Janet Napolitano, former University of California president, U.S. secretary of homeland security and Arizona governor, joined University of Michigan sustainability experts for a panel discussion on climate action.
The discussion, part of the Presidential Inauguration Symposium and titled “Working Together to Tackle the Climate Crisis,” centered around mobilizing government, higher education, the private sector, community stakeholders and individuals toward addressing the climate crisis.
It took place March 7 at Stamps Auditorium.
“Climate change is a classic frog-in-boiling-water problem,” Napolitano said.
“These types of frog problems are difficult for policymakers to deal with in a world of competing crises and where the required societal changes are so fundamental. The list is endless: economic, energy, food systems, health, housing, natural resource management, transportation, waste — all require mitigation and adaptation if we are to continue to thrive.”
Napolitano spoke about the difficulty in achieving carbon neutrality without purchasing controversial carbon offsets, the need to include health systems in university sustainability goals, and the importance of research universities working with local, state and federal governments.
During her tenure at the University of California, Napolitano led the creation of the University Climate Change Coalition. U-M currently serves as the organization’s lead institution.
Additional panelists included:
- Omolade Adunbi, professor of Afroamerican and African studies and director of academic programs for the African Studies Center in LSA.
- Andy Hoffman, Holcim (US) Inc. Professor of Sustainable Enterprise and professor of management and organizations in the Stephen M. Ross School of Business, and professor of environment and sustainability in the School for Environment and Sustainability.
- Margaret Wooldridge, Arthur F. Thurnau Professor; Walter J. Weber Jr. Professor of Sustainable Energy, Environmental and Earth Systems Engineering, and professor of mechanical engineering and of aerospace engineering in the College of Engineering; and director of the Institute for Energy Solutions.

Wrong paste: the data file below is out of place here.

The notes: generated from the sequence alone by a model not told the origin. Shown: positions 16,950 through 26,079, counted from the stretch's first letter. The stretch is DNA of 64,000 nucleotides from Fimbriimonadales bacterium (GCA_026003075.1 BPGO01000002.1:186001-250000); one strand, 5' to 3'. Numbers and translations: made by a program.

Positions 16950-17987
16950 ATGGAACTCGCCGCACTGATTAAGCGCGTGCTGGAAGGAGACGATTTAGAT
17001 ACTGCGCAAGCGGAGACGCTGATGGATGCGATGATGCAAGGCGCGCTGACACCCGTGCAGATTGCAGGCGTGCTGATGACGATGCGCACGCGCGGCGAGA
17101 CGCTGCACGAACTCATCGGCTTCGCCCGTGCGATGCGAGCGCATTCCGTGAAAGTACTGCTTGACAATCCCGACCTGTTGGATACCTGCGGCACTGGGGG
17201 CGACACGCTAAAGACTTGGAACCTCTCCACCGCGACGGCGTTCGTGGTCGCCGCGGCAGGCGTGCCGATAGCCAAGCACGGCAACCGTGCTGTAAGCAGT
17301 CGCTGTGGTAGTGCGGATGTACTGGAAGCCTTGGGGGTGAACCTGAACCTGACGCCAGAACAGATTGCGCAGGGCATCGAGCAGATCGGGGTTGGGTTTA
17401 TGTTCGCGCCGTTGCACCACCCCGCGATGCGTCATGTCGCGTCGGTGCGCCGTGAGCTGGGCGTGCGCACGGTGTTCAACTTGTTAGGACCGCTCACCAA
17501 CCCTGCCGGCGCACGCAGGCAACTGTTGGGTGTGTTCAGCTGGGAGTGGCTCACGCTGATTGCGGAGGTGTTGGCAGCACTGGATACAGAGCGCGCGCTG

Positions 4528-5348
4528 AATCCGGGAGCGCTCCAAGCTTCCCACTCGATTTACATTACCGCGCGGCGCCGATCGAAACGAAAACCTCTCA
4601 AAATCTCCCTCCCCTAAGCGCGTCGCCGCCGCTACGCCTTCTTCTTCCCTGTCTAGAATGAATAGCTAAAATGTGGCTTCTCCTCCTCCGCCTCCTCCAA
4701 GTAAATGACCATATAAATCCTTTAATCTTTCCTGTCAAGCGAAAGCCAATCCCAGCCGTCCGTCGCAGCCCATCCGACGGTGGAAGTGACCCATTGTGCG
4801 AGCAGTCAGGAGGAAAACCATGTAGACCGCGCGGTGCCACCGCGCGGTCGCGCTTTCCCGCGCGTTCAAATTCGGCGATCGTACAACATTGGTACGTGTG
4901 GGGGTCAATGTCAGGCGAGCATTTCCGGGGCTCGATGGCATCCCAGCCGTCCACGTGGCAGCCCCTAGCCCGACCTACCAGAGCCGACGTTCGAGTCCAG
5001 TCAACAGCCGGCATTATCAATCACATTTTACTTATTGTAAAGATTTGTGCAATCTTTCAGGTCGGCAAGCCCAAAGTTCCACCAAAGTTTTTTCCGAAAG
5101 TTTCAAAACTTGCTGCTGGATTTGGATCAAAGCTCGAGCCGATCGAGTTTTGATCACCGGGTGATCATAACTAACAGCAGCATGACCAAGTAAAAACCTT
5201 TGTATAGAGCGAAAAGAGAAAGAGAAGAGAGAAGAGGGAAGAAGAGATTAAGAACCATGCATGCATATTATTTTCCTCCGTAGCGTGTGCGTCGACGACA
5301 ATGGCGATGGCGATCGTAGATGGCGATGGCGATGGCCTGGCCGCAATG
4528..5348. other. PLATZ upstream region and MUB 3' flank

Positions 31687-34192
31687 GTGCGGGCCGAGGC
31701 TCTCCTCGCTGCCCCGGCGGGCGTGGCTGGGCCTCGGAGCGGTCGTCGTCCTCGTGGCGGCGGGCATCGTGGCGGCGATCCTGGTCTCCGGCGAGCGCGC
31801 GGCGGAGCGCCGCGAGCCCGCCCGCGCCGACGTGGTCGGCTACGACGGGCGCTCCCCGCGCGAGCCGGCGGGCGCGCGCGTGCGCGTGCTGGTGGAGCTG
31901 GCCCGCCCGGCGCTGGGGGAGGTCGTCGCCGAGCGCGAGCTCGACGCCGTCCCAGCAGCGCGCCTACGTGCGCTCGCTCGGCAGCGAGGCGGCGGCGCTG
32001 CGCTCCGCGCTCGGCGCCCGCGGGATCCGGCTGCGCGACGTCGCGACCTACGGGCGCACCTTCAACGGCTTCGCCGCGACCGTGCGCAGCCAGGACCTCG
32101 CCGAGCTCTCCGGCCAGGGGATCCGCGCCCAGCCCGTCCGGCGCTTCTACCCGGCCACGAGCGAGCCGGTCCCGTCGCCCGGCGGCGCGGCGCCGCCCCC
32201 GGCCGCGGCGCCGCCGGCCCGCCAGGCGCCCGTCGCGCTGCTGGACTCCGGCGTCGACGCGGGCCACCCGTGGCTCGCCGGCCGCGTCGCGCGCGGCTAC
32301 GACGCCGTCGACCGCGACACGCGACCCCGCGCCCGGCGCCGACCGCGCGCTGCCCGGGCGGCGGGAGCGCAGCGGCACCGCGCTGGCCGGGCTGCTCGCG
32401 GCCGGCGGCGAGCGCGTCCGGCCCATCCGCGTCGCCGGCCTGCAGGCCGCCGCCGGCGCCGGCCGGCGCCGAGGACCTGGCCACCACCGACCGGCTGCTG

Chris Kolb, vice president for government relations, moderated the discussion.
Panelists discussed the intersection between the climate crisis and equity, noting climate change’s reverberations beyond temperature and sea level.
“We have to begin to think about global inclusivity,” Adunbi said. “Many of the conflicts that we see in many African countries today are climate-related, although sometimes some of those conflicts are either tagged as ethnic or religious conflicts.
“Lakes that provide livelihood to many of these communities are drying up, farmers are in conflict with herders. … How do we engineer a new form of technology that is inclusive, and that also brings a lot of disenchanted and disenfranchised communities to the table to be part of the solution to the crisis.”
Hoffman spoke to the importance of a broad, systems-level approach, noting that U-M climate action should involve collaboration across schools and colleges to address implications related to technology, economics and equity.
“Climate change is just one marker of this broader systems breakdown,” he said. “We have — our species — grown to such numbers and our technology to such power that we can alter global systems.
“So we can talk about climate change; we can also talk about biodiversity loss, land system use, ocean acidification — all the markers of what is called ‘the anthropocene.’ With that in mind, we have to go down to fundamental questions about how our systems are structured.”
Wooldridge spoke about the need to not always take a dire view, citing enthusiasm on the part of the campus community.
“We have tools and appetite, and that’s great,” Wooldridge said. “We live in unprecedented times, unprecedented levels of communication, and we have unprecedented tools at our disposal. Whether they are technological tools, whether they are social-political tools, we really are informed in ways we’ve never been before.”